Monday, July 28, 2014

In Heavenly Places

"But God, being rich in mercy, because of His great love with which He loved us, even when we were dead in our transgressions, made us alive together with Christ (by grace you have been saved), and raised us up with Him, and seated us with Him in the heavenly places in Christ Jesus, so that in the ages to come He might show the surpassing riches of His grace in kindness toward us in Christ Jesus. For by grace you have been saved through faith; and that not of yourselves, it is the gift of God, not as a result of works, so that no one may boast." - Eph. 2: 4 - 9 (NASB)

I remember reading Mark Twain's book The Prince and the Pauper (1881) when I was a young teen. It made such an impression on me, especially one of the secondary plots of the story.

For those that don't know the story, young king Edward VI (Henry VIII's son) is one of the main characters in this book (the prince) and a boy born in squalor, spending his life stealing money and food for his alcoholic father and dodging his blows when he didn't bring in enough, is the other (the pauper). Prince Edward sees this young boy (Tom) outside his gate and takes him in, cleans him up and realizes that this child is his double! They trade places "temporarily" - the prince to see what adventure lies outside the gate and the pauper to see what comforts lie within. 

While outside the gate, Edward takes a man into his confidence, Miles Hendon, a man who starts out believing the boy has gone crazy, but who humours his delusions that he is the heir to the throne, to the point of becoming like a manservant to him. He protects the boy from the pauper's father and from the elements of the society which surely would have killed the naive prince. Edward rewards him by granting Miles' request, a privilege Edward did not allow him previously, the right to "sit in his majesty's presence." 

Henry VIII dies and plans are made to place Tom (the pauper) on the throne.

Edward (with Miles' help) manages to return to the palace, interrupt the coronation, prove his identity and assume the throne, naming Tom a ward of the palace. Miles, having been detained by the palace guard, is unaware that Edward has returned to his rightful place. Miles manages to evade the palace guards and attend the last part of the coronation. He fights his way through the crowd and sees the new king in his splendor. He recognizes the boy he had come to know. 

In desperation, he does the only thing he can think to do. He rushes up to the foot of the throne, and sits cross-legged on the floor in full view of the new king and all who are present. There is an audible gasp from the crowd. The guards move in to drag him away, but Edward stops them and says that this man has been granted the right to sit in his presence and has often protected him.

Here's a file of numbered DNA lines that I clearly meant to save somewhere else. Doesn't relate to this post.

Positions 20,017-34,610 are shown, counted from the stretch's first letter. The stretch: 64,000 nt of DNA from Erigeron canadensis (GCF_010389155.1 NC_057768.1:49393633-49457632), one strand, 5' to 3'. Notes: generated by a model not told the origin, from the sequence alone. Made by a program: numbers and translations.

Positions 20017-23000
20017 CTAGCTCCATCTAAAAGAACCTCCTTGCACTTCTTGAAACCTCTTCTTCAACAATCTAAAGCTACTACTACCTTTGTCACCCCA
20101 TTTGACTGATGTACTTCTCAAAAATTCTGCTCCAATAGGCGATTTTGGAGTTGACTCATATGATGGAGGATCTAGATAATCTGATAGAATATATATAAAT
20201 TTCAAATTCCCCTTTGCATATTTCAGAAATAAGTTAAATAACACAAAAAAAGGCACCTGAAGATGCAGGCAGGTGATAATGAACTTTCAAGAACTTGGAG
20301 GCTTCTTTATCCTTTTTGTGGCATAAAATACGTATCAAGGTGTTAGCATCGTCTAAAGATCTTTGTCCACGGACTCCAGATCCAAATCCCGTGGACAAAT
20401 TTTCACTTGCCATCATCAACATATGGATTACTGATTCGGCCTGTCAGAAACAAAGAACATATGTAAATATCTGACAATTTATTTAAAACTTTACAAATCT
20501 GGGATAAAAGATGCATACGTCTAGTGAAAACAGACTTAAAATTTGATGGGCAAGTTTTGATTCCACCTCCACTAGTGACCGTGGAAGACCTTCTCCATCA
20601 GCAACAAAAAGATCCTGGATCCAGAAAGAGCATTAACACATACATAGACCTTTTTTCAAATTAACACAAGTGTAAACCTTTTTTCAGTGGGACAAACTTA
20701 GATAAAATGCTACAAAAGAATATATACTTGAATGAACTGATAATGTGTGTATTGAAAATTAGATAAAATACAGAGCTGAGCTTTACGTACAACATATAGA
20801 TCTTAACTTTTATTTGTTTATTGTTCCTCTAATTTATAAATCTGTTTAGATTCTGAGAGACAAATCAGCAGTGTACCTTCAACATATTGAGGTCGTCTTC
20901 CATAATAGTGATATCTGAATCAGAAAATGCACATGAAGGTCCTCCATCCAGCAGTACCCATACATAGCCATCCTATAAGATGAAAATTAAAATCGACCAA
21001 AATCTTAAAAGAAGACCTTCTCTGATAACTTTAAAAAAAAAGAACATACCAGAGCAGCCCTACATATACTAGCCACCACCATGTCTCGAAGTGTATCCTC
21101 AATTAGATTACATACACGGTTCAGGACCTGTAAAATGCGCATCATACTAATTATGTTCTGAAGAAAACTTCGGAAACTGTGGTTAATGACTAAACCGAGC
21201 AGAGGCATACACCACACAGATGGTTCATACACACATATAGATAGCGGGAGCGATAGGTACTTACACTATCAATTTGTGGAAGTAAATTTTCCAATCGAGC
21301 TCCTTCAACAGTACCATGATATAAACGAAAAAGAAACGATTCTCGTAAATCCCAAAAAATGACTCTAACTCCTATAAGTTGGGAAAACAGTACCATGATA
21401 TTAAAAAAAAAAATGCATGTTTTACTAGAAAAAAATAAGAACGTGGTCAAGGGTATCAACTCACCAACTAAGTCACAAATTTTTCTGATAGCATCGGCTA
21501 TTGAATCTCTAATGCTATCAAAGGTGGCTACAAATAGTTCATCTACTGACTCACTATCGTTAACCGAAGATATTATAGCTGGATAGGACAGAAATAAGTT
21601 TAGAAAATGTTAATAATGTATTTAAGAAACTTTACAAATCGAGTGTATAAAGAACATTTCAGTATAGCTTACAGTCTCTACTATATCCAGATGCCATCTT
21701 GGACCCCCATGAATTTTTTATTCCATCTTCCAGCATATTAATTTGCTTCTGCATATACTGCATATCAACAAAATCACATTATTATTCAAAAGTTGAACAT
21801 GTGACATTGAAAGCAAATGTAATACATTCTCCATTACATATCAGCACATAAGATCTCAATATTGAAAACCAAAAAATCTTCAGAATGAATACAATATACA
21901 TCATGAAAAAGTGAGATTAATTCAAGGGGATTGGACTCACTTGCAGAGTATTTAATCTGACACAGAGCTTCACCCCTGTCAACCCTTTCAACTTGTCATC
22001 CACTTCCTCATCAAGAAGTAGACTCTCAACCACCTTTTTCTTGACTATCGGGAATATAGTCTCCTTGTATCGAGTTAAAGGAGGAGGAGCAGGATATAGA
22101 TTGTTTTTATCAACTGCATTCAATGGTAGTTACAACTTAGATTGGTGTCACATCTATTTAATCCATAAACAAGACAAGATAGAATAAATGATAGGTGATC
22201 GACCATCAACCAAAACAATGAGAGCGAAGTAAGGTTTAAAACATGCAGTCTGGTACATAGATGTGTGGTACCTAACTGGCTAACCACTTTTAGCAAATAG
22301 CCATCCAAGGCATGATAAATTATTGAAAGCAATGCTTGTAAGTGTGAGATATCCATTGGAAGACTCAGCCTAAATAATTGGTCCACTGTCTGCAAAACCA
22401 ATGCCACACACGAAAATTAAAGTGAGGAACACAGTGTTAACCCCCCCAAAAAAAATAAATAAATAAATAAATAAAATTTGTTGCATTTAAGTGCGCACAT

That scene in the throne room - for me - was the highlight of the story. 

Photo "Father and Daughter"
by photostock at
To have the right to sit in the presence of the King is a privilege that God has granted to us because of what Jesus did for us on the cross, because of His great love for us (Ephesians 1). Not only does He allow us to sit in His presence, but He brings us to sit with Him in His throne, free of condemnation, safe from all who would seek to destroy us. 

His grace toward us is so complete and so permanent that He states that He HAS saved us. It's already been done! Ages ago!! We are NOW sitting in His throne with Him; this is not some pie-in-the-sky-bye-and-bye promise. Eternal life, the new creation, the reborn existence, begins at the moment we accept all that He has done as enough for us; nothing more can be added to it. Nothing.

We are fully accepted. Fully. 

Being in His throne with Him doesn't give us the right to judge another; that is God's prerogative and not ours. Not even Jesus has that right (John 12: 47 - 49). 

The more we realize how completely accepted by the Father we are, accepted in such a deep way, being loved that much with absolutely no condemnation, the more we comprehend the key to living the life of faith, that abundant life that Jesus promised in John 10:10 and which many of us have given up hoping is possible. A lot of very good things can come in and take the place of what is most important. Those good things can themselves become a form of slavery and detract from the good news of the Way Jesus died to provide.

That Way doesn't come by turning over a new leaf; it comes by Grace.
It doesn't come by behavior modification; it comes by Grace. 
It doesn't come by moral codes and church constitutions; it comes by Grace.
It doesn't happen through being busy in the Lord's work; it comes by Grace. 
It doesn't come by Jericho marches; it comes by Grace.
It doesn't even come by Bible-reading or prayer; it comes by Grace. 

The cart - as usual - is before the horse in the minds of many believers. Focusing on what our lives "should" look like, we try to produce those results without resting in the Grace of God. 

It's a recipe for bondage and burnout. Plus, it's (in effect) saying to God that Jesus' sacrifice wasn't enough. 

Let that sink in for a minute.

I'm not saying that we live in lawlessness and anarchy. Far from it! However, if we get it into our heads that keeping ourselves in the love of God means keeping the commandments, we've missed out on what Jesus died to give us freely.

So I close with a couple of verses from Galatians. And I pray that you and I will take it to heart - every day - with the highest Way (the Way of Grace) in mind.

"It was for freedom that Christ set us free; therefore keep standing firm and do not be subject again to a yoke of slavery. Behold, I Paul say to you that if you receive circumcision [substitute here: "if you follow the rules and regulations"] Christ will be of no benefit to you..." - Galatians 5: 1, 2

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